Some Disassembly Required: Lukas Carlson’s surrealist paintings offer escape from the ordinary

Tom Giffey

Carlson
Carlson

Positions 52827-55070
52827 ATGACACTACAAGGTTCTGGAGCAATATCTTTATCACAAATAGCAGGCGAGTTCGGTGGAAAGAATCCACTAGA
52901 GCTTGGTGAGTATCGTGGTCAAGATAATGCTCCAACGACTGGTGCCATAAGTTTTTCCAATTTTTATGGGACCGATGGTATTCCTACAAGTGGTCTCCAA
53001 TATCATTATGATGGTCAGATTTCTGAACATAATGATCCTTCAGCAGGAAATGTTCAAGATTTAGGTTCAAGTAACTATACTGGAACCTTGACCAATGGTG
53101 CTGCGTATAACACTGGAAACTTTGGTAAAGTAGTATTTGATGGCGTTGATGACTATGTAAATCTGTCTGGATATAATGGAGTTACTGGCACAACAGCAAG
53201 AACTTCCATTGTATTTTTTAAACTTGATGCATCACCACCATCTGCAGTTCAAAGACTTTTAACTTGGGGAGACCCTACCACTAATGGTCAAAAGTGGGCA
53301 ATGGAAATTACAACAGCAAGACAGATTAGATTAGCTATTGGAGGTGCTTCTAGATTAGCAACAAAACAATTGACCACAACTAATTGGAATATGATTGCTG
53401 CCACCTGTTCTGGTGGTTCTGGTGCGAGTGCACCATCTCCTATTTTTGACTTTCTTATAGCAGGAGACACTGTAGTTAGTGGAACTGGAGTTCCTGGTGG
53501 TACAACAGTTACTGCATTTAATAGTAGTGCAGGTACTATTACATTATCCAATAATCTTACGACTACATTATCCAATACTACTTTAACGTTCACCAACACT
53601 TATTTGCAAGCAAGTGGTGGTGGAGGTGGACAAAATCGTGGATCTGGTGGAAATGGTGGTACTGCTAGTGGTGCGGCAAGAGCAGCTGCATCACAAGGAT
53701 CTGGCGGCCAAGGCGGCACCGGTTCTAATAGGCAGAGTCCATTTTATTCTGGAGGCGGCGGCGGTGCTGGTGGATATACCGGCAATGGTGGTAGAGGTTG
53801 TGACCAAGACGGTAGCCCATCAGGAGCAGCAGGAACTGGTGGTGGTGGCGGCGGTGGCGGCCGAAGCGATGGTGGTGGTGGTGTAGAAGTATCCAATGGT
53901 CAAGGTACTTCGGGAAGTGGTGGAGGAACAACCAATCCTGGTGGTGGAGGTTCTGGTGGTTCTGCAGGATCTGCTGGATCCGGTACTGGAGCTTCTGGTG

The body is a wonderland, the pop song tells us. It can also be a dreamscape or a palate for nightmares. Painter Lukas Carlson’s studies of human – and inhuman – bodies fall in the latter categories. Facial features drip, splinter, and disintegrate in ways both gorgeous and grotesque (and sometimes both). A new exhibit of Carlson’s work, titled “Phy-Psy-Cal,” will run March 9-April 28 at the Volume One Gallery in the Local Store, 205 N. Dewey St., Eau Claire. Carlson graduated from UW-Eau Claire in 2017 with a bachelor of fine arts in illustration, and he won first prize in last year’s ArtsWest 38 show at the L.E. Phillips Memorial Public Library. Carlson, a Minnesota native, describes himself as a painter who explores the human figure through the lens of behavior and emotion. “Linear concepts are avoided, and he prefers to be inspired by the complexity of simple forms,” his bio declares. “His current inspiration involves considering the human figure as a structure that can be disassembled and reconstructed in different ways.” Catch a glimpse of his colorfully surreal work during an opening reception on Friday, March 9, from 6:30-8:30pm. 

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